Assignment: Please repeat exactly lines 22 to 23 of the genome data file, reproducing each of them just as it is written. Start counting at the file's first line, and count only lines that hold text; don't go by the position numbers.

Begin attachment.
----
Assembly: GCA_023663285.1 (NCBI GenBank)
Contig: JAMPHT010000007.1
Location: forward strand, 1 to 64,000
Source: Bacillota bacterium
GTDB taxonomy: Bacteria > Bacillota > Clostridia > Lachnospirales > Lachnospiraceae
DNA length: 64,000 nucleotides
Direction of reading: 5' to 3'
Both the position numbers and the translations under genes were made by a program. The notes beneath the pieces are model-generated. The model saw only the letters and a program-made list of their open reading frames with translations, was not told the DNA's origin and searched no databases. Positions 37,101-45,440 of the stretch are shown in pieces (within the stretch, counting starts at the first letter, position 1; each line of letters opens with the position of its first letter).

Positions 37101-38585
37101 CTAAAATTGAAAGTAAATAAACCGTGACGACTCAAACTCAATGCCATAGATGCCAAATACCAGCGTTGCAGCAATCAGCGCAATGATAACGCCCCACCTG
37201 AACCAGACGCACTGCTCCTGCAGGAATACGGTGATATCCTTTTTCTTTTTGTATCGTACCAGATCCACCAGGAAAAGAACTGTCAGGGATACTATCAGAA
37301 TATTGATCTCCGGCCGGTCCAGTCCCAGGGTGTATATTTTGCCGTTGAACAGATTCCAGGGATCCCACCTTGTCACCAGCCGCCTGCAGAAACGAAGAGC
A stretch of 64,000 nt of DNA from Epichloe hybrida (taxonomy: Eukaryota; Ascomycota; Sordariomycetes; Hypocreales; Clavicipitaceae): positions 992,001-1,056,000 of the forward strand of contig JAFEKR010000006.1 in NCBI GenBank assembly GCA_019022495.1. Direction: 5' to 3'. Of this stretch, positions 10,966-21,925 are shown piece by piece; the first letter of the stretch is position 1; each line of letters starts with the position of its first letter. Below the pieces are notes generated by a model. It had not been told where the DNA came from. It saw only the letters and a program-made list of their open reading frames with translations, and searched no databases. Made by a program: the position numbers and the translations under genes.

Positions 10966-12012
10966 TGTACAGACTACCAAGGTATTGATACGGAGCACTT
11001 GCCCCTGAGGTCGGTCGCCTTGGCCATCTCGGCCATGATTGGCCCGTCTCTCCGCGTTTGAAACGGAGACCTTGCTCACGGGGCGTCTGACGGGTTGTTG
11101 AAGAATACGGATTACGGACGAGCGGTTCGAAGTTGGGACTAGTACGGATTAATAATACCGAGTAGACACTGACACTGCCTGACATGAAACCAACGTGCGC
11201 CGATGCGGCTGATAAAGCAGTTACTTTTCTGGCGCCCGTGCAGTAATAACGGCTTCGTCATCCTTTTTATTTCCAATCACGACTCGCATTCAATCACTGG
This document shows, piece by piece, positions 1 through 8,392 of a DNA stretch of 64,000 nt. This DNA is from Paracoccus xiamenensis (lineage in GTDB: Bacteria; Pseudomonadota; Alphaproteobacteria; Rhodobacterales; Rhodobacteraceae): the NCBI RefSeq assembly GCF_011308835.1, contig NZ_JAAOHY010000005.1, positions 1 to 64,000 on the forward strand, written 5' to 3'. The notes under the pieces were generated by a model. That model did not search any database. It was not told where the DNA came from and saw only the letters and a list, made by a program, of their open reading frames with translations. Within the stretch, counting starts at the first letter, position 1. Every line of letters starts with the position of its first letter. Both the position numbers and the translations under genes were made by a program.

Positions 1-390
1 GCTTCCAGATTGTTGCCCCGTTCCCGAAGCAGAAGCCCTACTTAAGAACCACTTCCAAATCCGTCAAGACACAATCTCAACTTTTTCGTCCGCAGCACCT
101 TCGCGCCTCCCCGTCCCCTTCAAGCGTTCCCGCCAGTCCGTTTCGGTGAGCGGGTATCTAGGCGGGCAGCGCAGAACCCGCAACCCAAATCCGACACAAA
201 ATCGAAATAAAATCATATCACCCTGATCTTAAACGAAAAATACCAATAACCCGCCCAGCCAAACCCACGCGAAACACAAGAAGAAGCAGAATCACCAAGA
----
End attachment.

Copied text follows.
101 TCGCGCCTCCCCGTCCCCTTCAAGCGTTCCCGCCAGTCCGTTTCGGTGAGCGGGTATCTAGGCGGGCAGCGCAGAACCCGCAACCCAAATCCGACACAAA
201 ATCGAAATAAAATCATATCACCCTGATCTTAAACGAAAAATACCAATAACCCGCCCAGCCAAACCCACGCGAAACACAAGAAGAAGCAGAATCACCAAGA